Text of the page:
Another? A popular NY author had someone in formatting do a strange sort of find/replace where she replaced every instance of the word blonde with backseat. Ouch! Another? Another popular NY author had someone, after her final galley check, change the word whuffle (a cat noise) to waffle. Her ARCs went out with a waffling cat. Another? One more from NY... A well-meaning individual created a world rule breech in a famous NY author's book by arbitrarily stating that it took 4 blood exchanges (not the three established in her series) to create a vampire. Believe me...readers didn't miss it.

Now, NONE of these errors are types of things that an author could have prevented. So, to those who say that it is ultimately the author's fault...sorry. I cannot agree.

Editors? The first-line folks? I already stated why it WOULD be their fault. Why wouldn't it? First of all, for the same reasons it might not be the author's fault. The wrong file can go out or the final formatting can cause errors that the editor will never see.

Another reason that it wouldn't be is if the author refused reasonable edits. THAT would be the fault of the publisher and EIC for allowing it to happen, as long as the editor let them know it was happening. There are some prima donnas out there. I won't lie. Some authors feel their art is above editing. But, the buck stops here. The publisher must publish with a couple of thoughts in mind: Will it sell? Does it break any laws? Does it offend my core readership, the people we do not want to offend above all else? AND...Is it worthy to carry the company name? The company name will be on that cover as well as the author's. The quality of the offering MUST be taken into account by the publisher. I realize that the publisher may not want to give a popular author walking papers, and that is their prerogative, but in the end, I am not certain allowing substandard books to go out is in the company's BEST interest.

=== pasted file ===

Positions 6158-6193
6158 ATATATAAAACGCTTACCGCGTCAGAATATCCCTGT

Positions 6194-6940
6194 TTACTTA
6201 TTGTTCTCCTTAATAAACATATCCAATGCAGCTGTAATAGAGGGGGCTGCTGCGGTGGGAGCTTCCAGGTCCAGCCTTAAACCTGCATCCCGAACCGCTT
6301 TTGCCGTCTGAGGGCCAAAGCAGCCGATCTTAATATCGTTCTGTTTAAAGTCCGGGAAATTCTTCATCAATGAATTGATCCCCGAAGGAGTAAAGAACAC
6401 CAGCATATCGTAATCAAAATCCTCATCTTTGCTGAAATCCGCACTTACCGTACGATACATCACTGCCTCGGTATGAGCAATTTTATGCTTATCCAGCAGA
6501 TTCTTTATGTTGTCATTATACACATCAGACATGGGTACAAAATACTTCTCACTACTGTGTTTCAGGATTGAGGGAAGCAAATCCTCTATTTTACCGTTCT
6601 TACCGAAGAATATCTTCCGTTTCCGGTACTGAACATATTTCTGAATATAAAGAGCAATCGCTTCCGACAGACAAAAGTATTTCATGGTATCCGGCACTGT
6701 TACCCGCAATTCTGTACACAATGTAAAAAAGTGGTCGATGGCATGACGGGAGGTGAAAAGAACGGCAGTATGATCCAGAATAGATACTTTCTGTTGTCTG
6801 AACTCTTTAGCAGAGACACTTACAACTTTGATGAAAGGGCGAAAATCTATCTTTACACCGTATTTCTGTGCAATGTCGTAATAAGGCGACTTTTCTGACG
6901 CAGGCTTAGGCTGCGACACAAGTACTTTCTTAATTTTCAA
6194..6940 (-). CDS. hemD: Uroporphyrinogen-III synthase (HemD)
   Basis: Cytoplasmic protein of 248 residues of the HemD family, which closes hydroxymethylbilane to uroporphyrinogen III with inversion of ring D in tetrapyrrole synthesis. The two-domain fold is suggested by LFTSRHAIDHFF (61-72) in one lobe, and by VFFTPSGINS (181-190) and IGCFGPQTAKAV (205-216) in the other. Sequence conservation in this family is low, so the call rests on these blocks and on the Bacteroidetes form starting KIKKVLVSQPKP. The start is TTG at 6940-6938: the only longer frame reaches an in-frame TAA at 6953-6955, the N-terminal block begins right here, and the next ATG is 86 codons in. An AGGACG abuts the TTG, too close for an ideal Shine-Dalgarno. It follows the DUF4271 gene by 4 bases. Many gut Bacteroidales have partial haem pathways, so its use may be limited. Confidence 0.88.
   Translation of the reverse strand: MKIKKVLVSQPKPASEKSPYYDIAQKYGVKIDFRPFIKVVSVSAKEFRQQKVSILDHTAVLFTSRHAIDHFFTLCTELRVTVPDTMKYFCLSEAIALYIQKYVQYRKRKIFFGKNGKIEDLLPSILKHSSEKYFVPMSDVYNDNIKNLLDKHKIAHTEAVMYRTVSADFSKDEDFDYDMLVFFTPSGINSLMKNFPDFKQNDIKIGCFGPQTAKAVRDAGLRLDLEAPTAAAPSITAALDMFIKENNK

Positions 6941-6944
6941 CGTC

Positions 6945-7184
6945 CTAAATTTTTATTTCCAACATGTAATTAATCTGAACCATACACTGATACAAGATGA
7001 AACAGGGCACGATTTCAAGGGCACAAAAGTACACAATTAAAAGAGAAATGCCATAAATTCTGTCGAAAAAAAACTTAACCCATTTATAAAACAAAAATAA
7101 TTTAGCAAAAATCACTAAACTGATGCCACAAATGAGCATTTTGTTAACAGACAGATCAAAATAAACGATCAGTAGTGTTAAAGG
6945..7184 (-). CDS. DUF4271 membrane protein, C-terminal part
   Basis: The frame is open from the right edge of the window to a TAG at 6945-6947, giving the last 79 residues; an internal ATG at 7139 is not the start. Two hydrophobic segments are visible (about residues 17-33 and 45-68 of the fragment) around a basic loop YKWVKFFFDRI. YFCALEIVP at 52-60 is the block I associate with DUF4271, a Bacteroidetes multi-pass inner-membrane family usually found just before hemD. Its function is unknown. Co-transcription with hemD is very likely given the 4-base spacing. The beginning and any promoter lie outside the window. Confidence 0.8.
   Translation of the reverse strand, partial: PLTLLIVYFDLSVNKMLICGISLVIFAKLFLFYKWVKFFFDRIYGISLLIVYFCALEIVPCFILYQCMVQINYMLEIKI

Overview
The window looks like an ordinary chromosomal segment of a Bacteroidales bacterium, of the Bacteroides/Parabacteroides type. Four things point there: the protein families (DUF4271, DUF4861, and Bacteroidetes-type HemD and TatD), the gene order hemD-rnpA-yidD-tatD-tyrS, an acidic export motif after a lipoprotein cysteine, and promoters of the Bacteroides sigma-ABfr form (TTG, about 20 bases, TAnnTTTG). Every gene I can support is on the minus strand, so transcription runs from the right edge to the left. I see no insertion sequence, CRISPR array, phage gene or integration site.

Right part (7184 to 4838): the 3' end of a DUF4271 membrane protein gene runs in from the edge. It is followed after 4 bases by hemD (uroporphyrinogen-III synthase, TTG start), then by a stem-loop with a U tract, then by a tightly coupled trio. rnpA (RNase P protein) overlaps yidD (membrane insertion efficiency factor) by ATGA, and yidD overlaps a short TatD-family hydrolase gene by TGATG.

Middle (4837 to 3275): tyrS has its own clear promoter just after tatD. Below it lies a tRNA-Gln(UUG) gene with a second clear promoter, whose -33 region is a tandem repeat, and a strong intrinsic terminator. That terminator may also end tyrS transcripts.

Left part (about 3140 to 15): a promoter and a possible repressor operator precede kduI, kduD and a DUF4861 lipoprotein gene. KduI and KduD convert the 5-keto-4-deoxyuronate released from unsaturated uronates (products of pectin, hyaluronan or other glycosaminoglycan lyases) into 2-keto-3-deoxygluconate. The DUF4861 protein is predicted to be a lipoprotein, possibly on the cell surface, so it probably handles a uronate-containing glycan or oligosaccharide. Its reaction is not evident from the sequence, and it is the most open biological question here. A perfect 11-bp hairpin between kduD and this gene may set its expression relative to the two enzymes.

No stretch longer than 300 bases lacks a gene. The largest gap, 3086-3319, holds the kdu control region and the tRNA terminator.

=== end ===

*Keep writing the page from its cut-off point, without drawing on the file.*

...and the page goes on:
So, to all those who claim it's the front line editor's fault... Sorry, I cannot agree with that.

To those who state it is the EIC or other final-phase person at the publisher's fault... Sorry. You know what I am going to say. Ultimately, this person should be the most accountable for the state of a released book. It is the hand that should hold it last, the one that should safeguard company and author both. But... This person is only following orders, and if the publisher decides to let a prima donna slide, the EIC has absolutely no choice in the matter, besides quitting.

Likewise, few publishers (I mean the OWNER of the company now...) do the final check themselves. While they, like the captain of a ship damaged at sea, are the final person held accountable for any problem at the company, people are strange creatures, and you cannot always anticipate when an editor will decide to slack off, when an EIC may be preparing to jump ship and isn't doing the job correctly, when someone doesn't report a prima donna up the line and tries to handle it personally...and badly.

So, whose responsibility is it to make sure the book makes it out there correctly? No one person. It's a team effort, a (hopefully) well-oiled machine. When the machine breaks down...or if it never worked correctly, the books are going to come out with errors.

1 comment:

thewriterslife said...

Excellent post, Brenna. Unfortunately, there was no real team effort in my case. Just a lot of hurry-up-let's-get-this-done-so-we-can-appear-on-Oprah-with-it. Never again.